Spirituality and the 12 Step Programme
Visiting Lecturer, University of Portsmouth, and Chairman, Water Margin Restaurant Group
10 August 2016
Could you think of any example where a 12-step spiritual practice can actually help conquer one’s deepest fears and addiction, thereby turning one’s life around?
A “twelve-step program” is a set of guiding principles outlining a course of action for tackling problems including alcoholism, drug addiction, and compulsion. Originally proposed by Alcoholics Anonymous (AA) as a method of recovery from alcoholism, the original Twelve Steps were first published in the 1939 book Alcoholics Anonymous. Often referred to as the “Big Book”, Alcoholics Anonymous is one of the best-selling books of all time, having sold 30 million copies. The method was adapted and became the foundation of other twelve-step programmes.
In this paper, John Waites aims to bring arguably one of the most important books ever written to the attention of more readers; explain that the 12 step programme is predominantly a spiritual programme, not a willpower programme; and draw upon some beautifully written parts of the Big Book, still unknown to most. It is an unbalanced book, a curate’s egg. The first 60 pages took years to write and rewrite, whilst the next hundred pages were written in a month, to meet a print deadline. Here is a summary of this gem of a practical philosophy model that actually works, helping thousands of people with addictions and other problems turn their life around.
No soul to damn …
5 March 2016
‘No soul to damn, no body to kick’ – this is how Edward Thurlow, the 18th century Lord Chancellor of Great Britain, described an organisation. This is in perfect agreement with an old principle of jurisprudence, which says that societas deliquere non potest, meaning that a legal person (e.g. a company, an association, or any other type of organisation) cannot be held criminally liable, because it lacks the moral core, which can lend it to moral worth or blameworthiness – a sine qua non of criminal responsibility. The latter can only be ascribed to natural persons, who have the consciousness that makes them capable of telling right from wrong, thereby morally responsible.
The key element here is that of intentionality – mens rea, in law. Since it lacks a conscience, a non-natural entity cannot be ascribed any state of mind, let alone the intention to commit a crime. (Again, one of the key tenets of the legal tradition is that only a free and conscious person can commit a criminal offence; in other words, freedom, awareness, and intention to commit the crime are key elements of criminal liability; without these, no such responsibility can be ascribed to a person).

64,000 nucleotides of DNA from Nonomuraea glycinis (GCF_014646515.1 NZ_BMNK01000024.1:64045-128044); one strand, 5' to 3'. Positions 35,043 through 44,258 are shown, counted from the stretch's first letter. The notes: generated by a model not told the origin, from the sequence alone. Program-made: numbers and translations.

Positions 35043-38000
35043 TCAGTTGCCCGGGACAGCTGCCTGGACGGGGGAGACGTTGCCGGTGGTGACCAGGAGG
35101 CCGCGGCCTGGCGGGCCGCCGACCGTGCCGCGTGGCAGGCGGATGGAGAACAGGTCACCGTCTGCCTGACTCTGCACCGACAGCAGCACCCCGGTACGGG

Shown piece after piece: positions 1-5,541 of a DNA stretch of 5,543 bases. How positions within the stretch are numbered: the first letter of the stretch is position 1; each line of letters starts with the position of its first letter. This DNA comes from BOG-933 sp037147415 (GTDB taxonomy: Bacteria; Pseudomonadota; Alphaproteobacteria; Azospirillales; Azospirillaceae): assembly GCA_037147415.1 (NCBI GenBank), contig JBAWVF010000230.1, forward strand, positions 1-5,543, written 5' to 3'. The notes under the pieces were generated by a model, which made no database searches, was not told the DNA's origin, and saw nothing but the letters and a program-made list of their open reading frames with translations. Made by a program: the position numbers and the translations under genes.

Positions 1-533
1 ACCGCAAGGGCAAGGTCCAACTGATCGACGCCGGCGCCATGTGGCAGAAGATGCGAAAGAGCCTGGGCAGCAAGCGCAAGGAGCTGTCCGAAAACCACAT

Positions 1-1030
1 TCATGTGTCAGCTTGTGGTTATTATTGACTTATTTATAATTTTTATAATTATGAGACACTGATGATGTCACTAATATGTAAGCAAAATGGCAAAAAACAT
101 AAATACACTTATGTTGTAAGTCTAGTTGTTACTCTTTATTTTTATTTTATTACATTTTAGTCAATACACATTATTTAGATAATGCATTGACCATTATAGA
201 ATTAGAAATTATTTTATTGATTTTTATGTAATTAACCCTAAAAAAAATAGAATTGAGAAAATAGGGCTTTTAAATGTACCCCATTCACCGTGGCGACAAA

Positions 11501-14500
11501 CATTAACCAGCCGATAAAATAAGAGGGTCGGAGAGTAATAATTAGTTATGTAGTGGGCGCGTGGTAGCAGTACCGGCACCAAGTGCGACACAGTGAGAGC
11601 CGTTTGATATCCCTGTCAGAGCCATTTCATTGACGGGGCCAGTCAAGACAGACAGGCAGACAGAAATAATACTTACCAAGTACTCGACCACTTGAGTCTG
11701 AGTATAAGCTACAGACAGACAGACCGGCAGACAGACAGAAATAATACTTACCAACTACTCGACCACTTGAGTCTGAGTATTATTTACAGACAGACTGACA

The main consequence of this legal philosophy is that companies cannot be held criminally responsible, no matter what they do. If, say, a few hundred workers die in a construction ‘accident’ because a faulty piece of equipment was not replaced when it should have been, and the whole management of the company knew about this and chose to ignore it – one would think, the company should be held to account. Not according to the old principle of societas delinquere. The company could only be fined – that is, held administratively (rather than criminally) accountable. But is that satisfactory at all? Are the families of those workers going to consider this an appropriate level of justice – no one assuming responsibility, no one saying sorry, no punishment? (Remember, a civil penalty does not as such amount to any meaningful punishment, because no ‘criminal’ (that is, deeply moral) blame is ascribed or assumed. Rather, a fine represents a settlement between the company and the civil court).
Values in theory and practice
29 February 2016
Reflections on the hermeneutics of values – that is, on how we experience values in practice, or the so-called ‘integrity test’ in virtue ethics.
Let me start by introducing my refugee friend Mina, who lives in London on £36 a day, hasn’t seen her husband and four children in four years, and is the happiest person I know. Think about this, and I’ll come back to it later.